Single immunization with a suboptimal antigen dose encapsulated into polyanhydride microparticles promotes high titer and avid antibody responses

Lucas Huntimer, Jennifer H. Wilson Welder, Kathleen Ross, Brenda Carrillo-Conde, Lynn Pruisner, Chong Wang, Balaji Narasimhan, Michael J. Wannemuehler, Amanda E. Ramer-Tait

Research output: Contribution to journalArticlepeer-review

30 Scopus citations

Abstract

Microparticle adjuvants based on biodegradable polyanhydrides were used to provide controlled delivery of a model antigen, ovalbumin (Ova), to mice. Ova was encapsulated into two different polyanhydride microparticle formulations to evaluate the influence of polymer chemistry on the nature and magnitude of the humoral immune response after administration of a suboptimal dose. Subcutaneous administration of a single dose of polyanhydride microparticles containing 25 μg of Ova elicited humoral immune responses that were comparable in magnitude to that induced by soluble doses of 400-1600 μg Ova. In contrast, the avidity of the Ova-specific antibodies was greater in mice administered the microparticle formulations in comparison to the higher soluble doses. Finally, the microparticle delivery system primed an anamnestic immune response as evidenced by the significant increases in Ova-specific antibody when mice were administered an antigenic challenge of 25 μg of Ova at 12 weeks post-vaccination. Together, these results indicate that encapsulation of antigens into polyanhydride microparticles facilitates isotype switching, establishes immunologic memory, and the humoral response was characterized by a higher quality antibody response.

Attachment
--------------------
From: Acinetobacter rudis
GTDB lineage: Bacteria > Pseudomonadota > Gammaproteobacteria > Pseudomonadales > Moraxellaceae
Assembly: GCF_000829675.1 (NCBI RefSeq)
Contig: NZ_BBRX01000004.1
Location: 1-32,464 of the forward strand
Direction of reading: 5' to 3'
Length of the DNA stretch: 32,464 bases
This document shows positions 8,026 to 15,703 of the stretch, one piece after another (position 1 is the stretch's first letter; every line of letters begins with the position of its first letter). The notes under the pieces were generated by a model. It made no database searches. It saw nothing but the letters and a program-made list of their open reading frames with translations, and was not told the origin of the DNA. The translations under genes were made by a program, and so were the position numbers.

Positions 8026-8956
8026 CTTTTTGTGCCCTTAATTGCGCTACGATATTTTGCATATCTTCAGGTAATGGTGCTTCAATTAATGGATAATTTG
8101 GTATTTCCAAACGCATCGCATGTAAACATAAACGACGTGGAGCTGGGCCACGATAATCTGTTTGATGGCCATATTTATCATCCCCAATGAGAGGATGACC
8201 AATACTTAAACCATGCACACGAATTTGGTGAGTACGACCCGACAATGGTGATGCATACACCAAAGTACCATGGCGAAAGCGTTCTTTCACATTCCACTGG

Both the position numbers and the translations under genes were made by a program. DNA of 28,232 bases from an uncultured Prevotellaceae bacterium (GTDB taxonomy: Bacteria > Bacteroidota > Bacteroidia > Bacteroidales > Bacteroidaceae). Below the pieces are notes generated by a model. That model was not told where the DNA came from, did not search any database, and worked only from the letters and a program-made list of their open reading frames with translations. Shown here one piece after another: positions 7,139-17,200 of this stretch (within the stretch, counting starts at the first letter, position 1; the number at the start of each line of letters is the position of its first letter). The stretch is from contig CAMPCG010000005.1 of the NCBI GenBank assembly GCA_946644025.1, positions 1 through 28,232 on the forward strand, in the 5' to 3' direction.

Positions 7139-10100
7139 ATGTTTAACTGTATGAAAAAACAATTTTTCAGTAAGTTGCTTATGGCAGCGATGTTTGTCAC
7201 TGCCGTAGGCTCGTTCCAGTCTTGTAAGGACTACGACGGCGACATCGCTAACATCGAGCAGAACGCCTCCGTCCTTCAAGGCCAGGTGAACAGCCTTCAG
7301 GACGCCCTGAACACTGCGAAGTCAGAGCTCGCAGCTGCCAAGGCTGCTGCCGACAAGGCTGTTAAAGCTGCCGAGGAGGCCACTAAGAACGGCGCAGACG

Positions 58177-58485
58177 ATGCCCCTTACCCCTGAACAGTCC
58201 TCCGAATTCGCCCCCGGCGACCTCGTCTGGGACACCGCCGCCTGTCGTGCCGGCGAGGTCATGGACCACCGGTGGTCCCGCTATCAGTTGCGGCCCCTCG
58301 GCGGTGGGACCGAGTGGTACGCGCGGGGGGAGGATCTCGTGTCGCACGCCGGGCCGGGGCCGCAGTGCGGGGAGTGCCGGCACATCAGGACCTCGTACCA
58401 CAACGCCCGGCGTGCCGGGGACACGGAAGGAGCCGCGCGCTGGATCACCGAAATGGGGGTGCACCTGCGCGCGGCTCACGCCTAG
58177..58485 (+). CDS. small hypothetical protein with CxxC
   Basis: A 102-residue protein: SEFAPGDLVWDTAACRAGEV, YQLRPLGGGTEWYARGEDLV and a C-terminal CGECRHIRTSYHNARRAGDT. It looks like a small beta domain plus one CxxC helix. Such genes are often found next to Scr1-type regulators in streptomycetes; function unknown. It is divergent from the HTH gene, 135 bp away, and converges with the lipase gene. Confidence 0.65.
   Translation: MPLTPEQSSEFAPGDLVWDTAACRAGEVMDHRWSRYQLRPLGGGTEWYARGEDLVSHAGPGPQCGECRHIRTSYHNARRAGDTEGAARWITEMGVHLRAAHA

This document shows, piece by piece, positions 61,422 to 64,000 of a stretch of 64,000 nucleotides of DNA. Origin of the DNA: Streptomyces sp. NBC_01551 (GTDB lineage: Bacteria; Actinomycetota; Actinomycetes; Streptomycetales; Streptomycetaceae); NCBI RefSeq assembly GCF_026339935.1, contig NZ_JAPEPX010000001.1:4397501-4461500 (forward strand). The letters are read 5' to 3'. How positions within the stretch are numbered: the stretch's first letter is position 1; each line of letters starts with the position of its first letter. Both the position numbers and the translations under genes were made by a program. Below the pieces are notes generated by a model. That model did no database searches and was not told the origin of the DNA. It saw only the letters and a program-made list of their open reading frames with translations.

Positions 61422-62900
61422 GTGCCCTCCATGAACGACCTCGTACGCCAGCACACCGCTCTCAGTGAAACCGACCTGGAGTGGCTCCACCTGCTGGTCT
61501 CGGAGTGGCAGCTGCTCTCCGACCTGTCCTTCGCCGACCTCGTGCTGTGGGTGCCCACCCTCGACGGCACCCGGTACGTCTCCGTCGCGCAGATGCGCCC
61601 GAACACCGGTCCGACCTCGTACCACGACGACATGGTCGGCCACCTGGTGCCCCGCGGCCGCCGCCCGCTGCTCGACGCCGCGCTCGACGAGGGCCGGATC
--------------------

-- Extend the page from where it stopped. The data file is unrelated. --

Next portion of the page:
Original languageEnglish (US)
Pages (from-to)91-98
Number of pages8
JournalJournal of Biomedical Materials Research - Part B Applied Biomaterials
Volume101 B
Issue number1
DOIs
StatePublished - Jan 2013

Keywords

  • adjuvant
  • avidity
  • microparticle
  • ovalbumin
  • polyanhydride

ASJC Scopus subject areas

  • Biomaterials
  • Biomedical Engineering

Fingerprint Dive into the research topics of 'Single immunization with a suboptimal antigen dose encapsulated into polyanhydride microparticles promotes high titer and avid antibody responses'. Together they form a unique fingerprint.

Cite this